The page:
County has authority on public roadways

Published 12:04 am Sunday, November 2, 2014

In June 2008, without approval by the Board of Supervisors, a section of Dunbar Road in Elgin subdivision was suddenly stripped of its timber and embankment, as were nearby residents who had been given no warning so had no opportunity to prevent the operation via contact with Board of Supervisors, sheriff, or Chancery Court for an injunction.

Extensive legal research and consultations with more than thirty Mississippi lawyers during the past six years shows that the Board of Supervisors, as agent for the public, has “full, exclusive jurisdiction and control” over a County’s public roadways (A.G. Opinion No. 2012-00119 (May 2012)).

Supreme Court of Mississippi case decisions, 1972 code statutes, and A.G. Opinions totally verify that no individual can go onto a public roadway being maintained by the County, and destroy or take anything of value. The only exception to this is that by practice, if a person wants to put in a driveway, remove a dead tree, etc., he may contact Road Manager or District Supervisor and receive permission. If Road Manager or Supervisor feels the matter should be handled by the road crew, or brought before the Board, it must be done.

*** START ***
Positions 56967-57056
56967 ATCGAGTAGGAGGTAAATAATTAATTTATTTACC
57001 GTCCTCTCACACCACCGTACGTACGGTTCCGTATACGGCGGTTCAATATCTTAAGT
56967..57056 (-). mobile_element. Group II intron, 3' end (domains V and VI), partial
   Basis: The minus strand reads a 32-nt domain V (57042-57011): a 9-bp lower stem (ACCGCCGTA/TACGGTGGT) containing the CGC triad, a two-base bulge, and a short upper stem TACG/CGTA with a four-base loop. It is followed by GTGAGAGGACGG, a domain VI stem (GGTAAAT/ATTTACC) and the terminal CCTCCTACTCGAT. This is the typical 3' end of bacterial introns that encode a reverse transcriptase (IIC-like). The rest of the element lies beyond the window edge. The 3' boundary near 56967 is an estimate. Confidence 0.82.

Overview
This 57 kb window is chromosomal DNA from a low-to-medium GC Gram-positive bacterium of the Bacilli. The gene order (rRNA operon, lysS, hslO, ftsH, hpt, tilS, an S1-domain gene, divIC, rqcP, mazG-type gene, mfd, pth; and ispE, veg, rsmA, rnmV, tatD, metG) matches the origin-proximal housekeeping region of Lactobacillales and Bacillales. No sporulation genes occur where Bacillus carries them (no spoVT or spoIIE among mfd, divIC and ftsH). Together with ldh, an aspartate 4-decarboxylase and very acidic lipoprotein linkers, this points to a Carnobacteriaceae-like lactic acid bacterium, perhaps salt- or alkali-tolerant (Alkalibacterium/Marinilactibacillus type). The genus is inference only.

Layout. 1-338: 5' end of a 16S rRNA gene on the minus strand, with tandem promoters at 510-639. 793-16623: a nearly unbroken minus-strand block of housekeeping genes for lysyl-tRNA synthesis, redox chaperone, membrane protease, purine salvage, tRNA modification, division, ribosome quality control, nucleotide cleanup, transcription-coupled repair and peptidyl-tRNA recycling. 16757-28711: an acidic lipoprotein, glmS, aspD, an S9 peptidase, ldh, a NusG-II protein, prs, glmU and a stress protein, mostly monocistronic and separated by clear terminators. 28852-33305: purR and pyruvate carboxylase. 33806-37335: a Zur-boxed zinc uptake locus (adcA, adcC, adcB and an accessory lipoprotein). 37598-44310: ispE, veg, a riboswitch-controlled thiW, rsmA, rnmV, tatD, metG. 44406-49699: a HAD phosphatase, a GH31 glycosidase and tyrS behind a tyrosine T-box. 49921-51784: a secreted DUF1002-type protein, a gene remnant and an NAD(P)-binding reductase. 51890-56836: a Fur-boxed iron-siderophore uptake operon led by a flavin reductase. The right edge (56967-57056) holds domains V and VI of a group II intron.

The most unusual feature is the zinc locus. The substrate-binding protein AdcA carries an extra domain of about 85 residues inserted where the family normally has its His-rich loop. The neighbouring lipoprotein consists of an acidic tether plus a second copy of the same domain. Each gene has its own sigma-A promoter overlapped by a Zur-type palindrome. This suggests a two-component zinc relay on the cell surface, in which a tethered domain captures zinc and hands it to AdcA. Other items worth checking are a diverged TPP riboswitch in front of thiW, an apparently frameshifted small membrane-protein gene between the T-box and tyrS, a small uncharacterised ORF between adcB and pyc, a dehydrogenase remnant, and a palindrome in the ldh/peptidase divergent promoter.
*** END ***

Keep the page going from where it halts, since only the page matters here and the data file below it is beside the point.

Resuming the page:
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In 1935, prominent Natchez resident Elizabeth Stanton brought suit against Board of Supervisors President John R. Junkin and the Board because County crews cut timber on a public roadway which ran across her property. She lost in the local court. On appeal, the State Supreme Court upheld that decision, and ruled that according to Mississippi law, the trees belonged to the people of Adams County, so the Board was within its right as agent for the people. That decision has never since been modified in any way. In fact, A.G. Opinion 2012-00119 (May 2012) and 2013-00206 (June 2013) cite the “Junkin” case, and hold that a Board of Supervisors can do what it wants with the timber, soil, etc. on a public roadway regardless of landowner title if any, or his objection, so long as it is for a legitimate purpose; i.e. to the public benefit. The landowner cannot usurp that authority.


Lynn Wirtz